edit on 6-12-2013 by Serdgiam because: (no reason given)



posted on Dec, 6 2013 @ 12:25 PM
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reply to post by adjensen
 



because suffering is not universal.

Well, I disagree with that.

Suffering IS universal. We ALL suffer from time to time.

@Serdgiam: I appreciate your point, nevertheless, I do not think Craig "won" his point.
Like I said, "debate" is not my forte (although I try to be civil on these forums when 'discussing' sensitive topics) - but nothing that Craig said refutes the fact that non-believers can be - and many are - very good people.

To me, that's the crux of the matter.



posted on Dec, 6 2013 @ 12:28 PM
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reply to post by gadfire
 


Thanks! I wondered if maybe it was a physical symptom of a malady. I appreciate you adding that info - I hand't gone so far as to look it up yet.



posted on Dec, 6 2013 @ 12:52 PM
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reply to post by wildtimes
 


The issue is that "facts" are not necessarily pertinent to an actual debate. This is one facet you HAVE to understand to talk about "debates."

The flat earth example I gave was a real world example. I was given that stance in a debate. Do you think I could have won it if "facts" were all that mattered? No! It also helped that my opponent thought they were a shoe-in simply because they had reality on their side. But... debate doesnt work like that. You are essentially figuring out who can argue their point the best, and the "factual" part of the points are NOT relevant to the overall outcome of the debate (though it does need consistency throughout the discourse). eta: On a funny note, the teacher who organized these debates really enjoyed putting me, personally, in positions that I disagreed with on a fundamental level. I have never learned more in my life.

Think of the talking points kind of like areas of focus, or "corners" in a boxing match. They do not need to be based in fact, it is the presentation, and consequent rebuttal of the others presentation, that matters. Its not the corner you are in which determines the outcome of the boxing match, but how you swing your fists and move your body.

Without understanding how a debate actually functions, it will be difficult to see why Craig won.
edit on 6-12-2013 by Serdgiam because: (no reason given)



posted on Dec, 6 2013 @ 12:52 PM
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reply to post by wildtimes
 



Suffering IS universal. We ALL suffer from time to time.

That isn't what I meant -- everyone suffers differently. Something that you might find torturous someone else might not be troubled by, and their ultimate suffering might be something that means little to you. So there is no blanket "abject misery" state, and Harris' position is shown to be subjective. His "bad" cannot be the basis of objective morality.



posted on Dec, 6 2013 @ 12:57 PM
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reply to post by Serdgiam
 


I understand what you're saying, Serdg, I really do. I've seen "formal debates" with rules - even participated in them in high school, and I recall the structure imposed.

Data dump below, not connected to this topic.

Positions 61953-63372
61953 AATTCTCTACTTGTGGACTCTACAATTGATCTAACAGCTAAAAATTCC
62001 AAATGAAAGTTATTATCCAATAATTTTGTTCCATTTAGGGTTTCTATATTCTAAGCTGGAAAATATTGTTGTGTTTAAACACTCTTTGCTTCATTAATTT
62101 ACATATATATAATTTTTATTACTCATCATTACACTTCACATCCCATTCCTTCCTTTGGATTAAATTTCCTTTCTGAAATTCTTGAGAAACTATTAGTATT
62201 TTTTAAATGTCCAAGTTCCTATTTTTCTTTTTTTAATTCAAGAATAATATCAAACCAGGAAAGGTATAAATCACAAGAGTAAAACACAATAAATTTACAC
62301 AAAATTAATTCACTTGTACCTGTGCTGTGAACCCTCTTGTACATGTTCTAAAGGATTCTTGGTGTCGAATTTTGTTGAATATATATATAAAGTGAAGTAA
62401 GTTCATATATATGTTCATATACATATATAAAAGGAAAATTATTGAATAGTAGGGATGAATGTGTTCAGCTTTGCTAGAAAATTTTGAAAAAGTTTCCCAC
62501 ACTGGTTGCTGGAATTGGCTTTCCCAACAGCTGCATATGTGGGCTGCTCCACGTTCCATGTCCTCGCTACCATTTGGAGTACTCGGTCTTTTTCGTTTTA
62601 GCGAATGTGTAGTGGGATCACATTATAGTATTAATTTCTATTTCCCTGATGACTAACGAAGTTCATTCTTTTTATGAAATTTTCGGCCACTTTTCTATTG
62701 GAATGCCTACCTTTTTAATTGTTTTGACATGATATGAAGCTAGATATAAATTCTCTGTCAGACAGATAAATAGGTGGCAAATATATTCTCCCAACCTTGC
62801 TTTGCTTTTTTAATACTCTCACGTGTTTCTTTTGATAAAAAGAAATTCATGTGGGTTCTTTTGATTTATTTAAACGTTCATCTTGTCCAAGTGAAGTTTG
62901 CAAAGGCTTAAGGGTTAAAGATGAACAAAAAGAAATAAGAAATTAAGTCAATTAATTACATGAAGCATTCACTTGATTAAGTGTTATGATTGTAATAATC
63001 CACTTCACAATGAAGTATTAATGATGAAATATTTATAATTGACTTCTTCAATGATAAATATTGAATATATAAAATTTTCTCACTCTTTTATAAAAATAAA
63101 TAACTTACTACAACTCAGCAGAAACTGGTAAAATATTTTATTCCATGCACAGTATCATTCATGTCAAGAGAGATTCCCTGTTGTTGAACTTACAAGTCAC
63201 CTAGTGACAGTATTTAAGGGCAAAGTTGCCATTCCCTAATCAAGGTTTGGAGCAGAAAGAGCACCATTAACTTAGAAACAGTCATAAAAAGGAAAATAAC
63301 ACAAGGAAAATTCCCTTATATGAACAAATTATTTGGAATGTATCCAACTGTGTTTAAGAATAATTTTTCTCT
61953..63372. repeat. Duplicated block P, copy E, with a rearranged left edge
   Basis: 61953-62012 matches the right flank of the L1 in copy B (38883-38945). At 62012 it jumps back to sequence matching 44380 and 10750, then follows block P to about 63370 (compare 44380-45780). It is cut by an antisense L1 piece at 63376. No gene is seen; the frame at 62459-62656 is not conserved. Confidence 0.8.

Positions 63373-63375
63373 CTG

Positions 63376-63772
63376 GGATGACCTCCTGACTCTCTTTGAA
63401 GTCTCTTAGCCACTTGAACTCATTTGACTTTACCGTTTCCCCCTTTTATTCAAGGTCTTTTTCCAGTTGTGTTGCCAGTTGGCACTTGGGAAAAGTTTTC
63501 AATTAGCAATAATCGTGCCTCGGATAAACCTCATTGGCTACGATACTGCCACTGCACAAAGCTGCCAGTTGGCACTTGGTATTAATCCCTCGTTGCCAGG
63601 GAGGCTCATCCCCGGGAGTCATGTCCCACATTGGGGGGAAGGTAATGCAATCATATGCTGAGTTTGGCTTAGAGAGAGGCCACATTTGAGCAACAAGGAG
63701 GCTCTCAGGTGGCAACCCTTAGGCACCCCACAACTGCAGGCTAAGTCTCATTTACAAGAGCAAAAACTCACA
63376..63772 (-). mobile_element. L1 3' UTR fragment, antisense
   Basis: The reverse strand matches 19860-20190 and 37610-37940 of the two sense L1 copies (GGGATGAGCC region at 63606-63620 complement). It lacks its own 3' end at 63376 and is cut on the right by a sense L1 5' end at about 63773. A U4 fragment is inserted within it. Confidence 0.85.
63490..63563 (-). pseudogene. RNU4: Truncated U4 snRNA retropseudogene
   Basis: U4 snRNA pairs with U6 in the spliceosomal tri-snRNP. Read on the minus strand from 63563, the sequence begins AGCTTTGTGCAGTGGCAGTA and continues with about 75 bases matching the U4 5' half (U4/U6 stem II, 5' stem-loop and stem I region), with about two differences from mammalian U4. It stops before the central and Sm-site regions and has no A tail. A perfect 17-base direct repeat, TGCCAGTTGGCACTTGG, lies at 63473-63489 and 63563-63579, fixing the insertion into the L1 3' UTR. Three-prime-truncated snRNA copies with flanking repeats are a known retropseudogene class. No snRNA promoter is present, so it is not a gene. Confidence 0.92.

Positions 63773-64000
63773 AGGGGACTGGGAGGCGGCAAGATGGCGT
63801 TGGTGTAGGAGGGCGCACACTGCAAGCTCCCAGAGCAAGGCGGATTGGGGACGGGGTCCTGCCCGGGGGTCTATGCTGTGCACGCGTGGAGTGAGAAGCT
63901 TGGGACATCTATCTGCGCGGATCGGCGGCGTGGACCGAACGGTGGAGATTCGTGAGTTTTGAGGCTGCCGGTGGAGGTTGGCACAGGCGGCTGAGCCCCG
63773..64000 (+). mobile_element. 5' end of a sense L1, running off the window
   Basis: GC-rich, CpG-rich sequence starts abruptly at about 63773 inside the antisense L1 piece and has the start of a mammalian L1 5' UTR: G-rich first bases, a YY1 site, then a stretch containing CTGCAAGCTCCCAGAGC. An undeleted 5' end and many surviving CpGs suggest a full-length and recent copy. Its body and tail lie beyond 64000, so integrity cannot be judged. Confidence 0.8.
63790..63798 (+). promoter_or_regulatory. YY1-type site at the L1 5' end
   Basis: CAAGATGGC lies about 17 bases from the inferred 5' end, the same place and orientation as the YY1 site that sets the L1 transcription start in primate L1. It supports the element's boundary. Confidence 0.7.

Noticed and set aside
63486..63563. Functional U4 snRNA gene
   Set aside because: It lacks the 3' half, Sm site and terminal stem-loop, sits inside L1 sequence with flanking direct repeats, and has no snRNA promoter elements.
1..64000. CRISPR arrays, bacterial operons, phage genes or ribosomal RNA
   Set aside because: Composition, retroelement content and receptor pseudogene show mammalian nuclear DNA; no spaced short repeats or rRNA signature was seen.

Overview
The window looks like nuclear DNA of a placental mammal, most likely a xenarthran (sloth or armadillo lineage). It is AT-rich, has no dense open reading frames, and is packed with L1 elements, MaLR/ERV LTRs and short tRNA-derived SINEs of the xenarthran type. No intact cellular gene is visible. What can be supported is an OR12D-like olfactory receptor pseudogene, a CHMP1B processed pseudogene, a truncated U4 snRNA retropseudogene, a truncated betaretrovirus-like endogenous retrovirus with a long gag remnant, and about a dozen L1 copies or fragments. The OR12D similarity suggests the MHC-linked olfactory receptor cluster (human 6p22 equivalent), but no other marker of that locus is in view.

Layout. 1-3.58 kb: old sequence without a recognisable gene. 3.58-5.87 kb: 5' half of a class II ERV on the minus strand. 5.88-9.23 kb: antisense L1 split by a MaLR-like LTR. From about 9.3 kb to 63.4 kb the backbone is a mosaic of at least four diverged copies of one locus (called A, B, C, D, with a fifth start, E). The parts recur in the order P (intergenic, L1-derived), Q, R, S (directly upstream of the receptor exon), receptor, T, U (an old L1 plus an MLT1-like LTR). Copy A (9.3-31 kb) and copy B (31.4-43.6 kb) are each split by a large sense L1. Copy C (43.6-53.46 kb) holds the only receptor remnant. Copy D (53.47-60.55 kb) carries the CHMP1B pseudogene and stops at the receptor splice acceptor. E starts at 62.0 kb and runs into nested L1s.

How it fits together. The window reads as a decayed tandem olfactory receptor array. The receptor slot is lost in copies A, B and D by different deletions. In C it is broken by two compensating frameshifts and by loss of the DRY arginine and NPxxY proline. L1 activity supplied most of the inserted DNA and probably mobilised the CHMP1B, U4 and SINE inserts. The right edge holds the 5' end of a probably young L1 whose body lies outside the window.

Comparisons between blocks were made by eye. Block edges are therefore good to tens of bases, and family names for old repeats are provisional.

This "debate" then, was not a 'formal' one except inasmuch as the speakers were given a set time in which to make their case and rebuttals. I've watched a couple dozen of these debates now.

The review I posted even mentioned that Harris's "style" was quite different from Craig's....perhaps it would have been a better debate if there were "rules" established, but it appears to me (a lay-viewer) that there were not. Therefore, Harris "won" because his points held up to the "facts", and to me, that's all that really matters.

It IS a quest for "truth", these theological debates. Harris held his own, with dignity. He wins. I really, really wish they'd had the audience vote. Who do you think then would have been the winner?

Not a panel of debate-coach judges, but THE AUDIENCE (which is another form of debate that is considered 'formal') decides who succeeded in persuasive argument. In this case: Harris. That's who.


edit on 12/6/13 by wildtimes because: typo. that's all.



posted on Dec, 6 2013 @ 01:00 PM
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reply to post by adjensen
 



That isn't what I meant -- everyone suffers differently.

Someone who is on fire, starving, has multiple broken bones, or a debilitating disease such as Alzheimers or other chronic illnesses SUFFERS just like anyone else who has that condition imposed upon them.
PAIN is PAIN.

Torture is torture. It's ALWAYS torture. It's not "sometimes not torture."



posted on Dec, 6 2013 @ 01:05 PM
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reply to post by wildtimes
 


The audience doesnt tend to understand how a debate works. If you had the audience in football matches vote on the winner, do you think we would see an entirely different sport? I do believe so...

It doesnt sound like debate is your thing, you are more interested in facts. That is the very reason I got out of debate altogether, and instead vested my time into learning "facts" like math, science, etc. and applying them to the real world (an important step for me personally).

A debate isnt about who is "right," its about who can argue their point the best. It really doesnt matter how you or I feel about the "truth" or "facts." Thats how a debate works. You may not like it (I know I dont), but that would be like trying to take the punches out of boxing. You are simply talking about an entirely different scenario/sport.

In fact (
), you would be talking about science.
edit on 6-12-2013 by Serdgiam because: (no reason given)